I’m finally moving on from French films in my Fantasia Int’l Film Festival 2018 reviews! (you’re welcome, francophobics!) My first non-French film review is for the Indonesian film, Satan’s Slaves (Pengabdi Setan). It has something for everyone! Ghosts, creepy wells, cultists, auto accidents, and more! Let’s get into it, shall we?
Rini is the eldest of 4 siblings living in a relatively large house in the Indonesian countryside. Her father is apparently out of work and her mother is bedridden with an unspecified debilitating (and degenerative) disease and her grandmother (also living there) is ancient. Mom used to be a popular singer but her popularity and royalties have dried up. When mom succumbs to her disease and dies, strange and spooky things start happening around the house. Supernatural things. To make matters worse, dad took off (to find work?) and the family has no way of getting ahold of him. Rini seeks help from an imam’s son and from an expert on the occult. The increasingly nefarious incidents get worse and more frequent until it becomes clear that evil will prevail if they can’t find a way to stop it.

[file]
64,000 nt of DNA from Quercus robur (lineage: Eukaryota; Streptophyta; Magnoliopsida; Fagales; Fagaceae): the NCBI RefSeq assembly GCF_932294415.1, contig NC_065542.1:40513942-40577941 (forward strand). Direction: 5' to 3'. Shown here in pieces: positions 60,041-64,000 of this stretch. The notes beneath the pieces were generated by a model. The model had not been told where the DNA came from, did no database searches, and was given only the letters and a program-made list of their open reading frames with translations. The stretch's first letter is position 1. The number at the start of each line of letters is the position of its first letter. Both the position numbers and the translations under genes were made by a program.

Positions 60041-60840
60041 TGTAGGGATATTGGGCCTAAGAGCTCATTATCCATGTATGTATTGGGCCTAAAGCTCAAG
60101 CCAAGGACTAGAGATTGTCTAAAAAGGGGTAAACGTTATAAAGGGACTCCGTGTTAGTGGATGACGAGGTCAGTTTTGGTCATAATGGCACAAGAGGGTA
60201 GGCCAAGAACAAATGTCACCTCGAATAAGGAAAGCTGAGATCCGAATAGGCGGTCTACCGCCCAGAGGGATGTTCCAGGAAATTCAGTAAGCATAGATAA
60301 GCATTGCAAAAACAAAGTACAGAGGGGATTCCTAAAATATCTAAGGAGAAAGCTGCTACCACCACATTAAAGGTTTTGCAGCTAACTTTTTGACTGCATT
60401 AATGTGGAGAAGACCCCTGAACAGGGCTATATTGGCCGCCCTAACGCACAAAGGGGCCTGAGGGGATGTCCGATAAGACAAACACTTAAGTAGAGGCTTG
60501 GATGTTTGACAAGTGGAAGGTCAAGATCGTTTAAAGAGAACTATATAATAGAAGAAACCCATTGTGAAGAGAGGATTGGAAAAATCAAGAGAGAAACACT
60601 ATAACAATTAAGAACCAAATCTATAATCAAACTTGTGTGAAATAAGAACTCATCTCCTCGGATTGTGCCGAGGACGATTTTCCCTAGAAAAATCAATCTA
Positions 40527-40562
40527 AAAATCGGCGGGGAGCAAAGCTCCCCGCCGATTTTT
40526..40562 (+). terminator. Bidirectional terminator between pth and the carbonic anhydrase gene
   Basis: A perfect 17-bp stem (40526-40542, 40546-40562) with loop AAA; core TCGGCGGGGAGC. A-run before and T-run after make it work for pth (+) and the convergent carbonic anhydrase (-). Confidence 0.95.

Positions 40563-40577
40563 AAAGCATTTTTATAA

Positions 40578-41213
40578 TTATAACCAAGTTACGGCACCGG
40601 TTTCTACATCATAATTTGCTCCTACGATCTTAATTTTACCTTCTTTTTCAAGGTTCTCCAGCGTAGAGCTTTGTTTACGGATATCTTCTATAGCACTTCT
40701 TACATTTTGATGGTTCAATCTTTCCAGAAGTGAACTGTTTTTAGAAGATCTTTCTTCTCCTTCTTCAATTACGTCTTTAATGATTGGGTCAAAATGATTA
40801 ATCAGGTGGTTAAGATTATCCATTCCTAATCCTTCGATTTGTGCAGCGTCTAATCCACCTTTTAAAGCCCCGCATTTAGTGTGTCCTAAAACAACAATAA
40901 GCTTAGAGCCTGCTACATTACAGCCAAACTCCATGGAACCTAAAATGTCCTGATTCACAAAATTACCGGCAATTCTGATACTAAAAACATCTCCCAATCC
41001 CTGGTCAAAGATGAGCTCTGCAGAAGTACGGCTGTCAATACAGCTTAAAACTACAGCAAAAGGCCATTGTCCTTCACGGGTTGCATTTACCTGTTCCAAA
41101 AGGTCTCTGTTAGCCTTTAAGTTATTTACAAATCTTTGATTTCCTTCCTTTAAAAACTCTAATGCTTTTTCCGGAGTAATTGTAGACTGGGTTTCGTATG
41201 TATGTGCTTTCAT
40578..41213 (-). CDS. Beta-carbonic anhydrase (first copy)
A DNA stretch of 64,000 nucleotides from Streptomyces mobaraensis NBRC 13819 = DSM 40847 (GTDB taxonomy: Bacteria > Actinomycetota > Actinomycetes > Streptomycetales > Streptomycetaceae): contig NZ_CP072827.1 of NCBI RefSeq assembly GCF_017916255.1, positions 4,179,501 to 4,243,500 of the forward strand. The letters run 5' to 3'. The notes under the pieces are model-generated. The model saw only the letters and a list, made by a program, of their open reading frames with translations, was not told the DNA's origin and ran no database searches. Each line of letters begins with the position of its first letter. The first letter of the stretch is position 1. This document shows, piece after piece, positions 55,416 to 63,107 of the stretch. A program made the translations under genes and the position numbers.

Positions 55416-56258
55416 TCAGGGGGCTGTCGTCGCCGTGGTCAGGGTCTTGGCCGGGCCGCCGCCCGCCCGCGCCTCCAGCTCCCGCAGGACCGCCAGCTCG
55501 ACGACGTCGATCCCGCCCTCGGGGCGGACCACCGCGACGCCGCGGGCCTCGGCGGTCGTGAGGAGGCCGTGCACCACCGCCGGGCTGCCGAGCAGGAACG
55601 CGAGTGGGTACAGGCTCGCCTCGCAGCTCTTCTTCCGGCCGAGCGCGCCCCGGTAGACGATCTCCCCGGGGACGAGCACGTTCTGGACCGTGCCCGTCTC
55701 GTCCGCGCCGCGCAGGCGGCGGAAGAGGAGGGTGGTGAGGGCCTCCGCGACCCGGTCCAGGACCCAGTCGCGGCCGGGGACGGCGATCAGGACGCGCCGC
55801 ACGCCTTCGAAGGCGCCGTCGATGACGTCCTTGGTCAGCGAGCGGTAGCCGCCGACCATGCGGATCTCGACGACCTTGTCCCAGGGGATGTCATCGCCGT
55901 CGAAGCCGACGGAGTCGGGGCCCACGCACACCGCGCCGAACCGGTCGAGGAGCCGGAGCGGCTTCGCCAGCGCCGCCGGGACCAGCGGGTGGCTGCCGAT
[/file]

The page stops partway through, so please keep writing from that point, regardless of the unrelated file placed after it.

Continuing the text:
Satan’s Slaves is quite obviously an amalgam of many other modern horror films. Which is not necessarily bad in and of itself. It seems to have primarily been influenced by the most well-known “J-Horror” and the James Wan produced PG-13 horror films of the past 15 years or so. (mostly the Insidious and The Conjuring sequels/prequels). Again – not something that makes it bad per se. And I wouldn’t go so far as to call the film bad. It’s not. But (uh oh) it’s so middle – of – the – road that it can’t quite be called good either. It’s just that it’s so full of familiar scares and cribbed (bordering on contrived and/or trite) plot developments that it never earns the viewers’ full attention. I found myself checking the remaining time a few times while watching. I never became exasperated with the amount of time left though. Perhaps because the characters – with the exception of the father – were well fleshed out and compelling enough. And the story is an interesting one even though the subject has been thoroughly explored in superior films. And there are a couple of good scares in its over-long runtime. (over 100 minutes!) I guess I’m saying that it’s inoffensive enough to merit a casual viewing (perhaps while you’re ironing your handkerchiefs or whatever).
The Final Cut: Satan’s Slaves is a fine (just fine) supernatural / cult creeper that doesn’t offer much in the way of originality but its solid characters and tried – and – true central theme are enough keep it from being a total waste of time.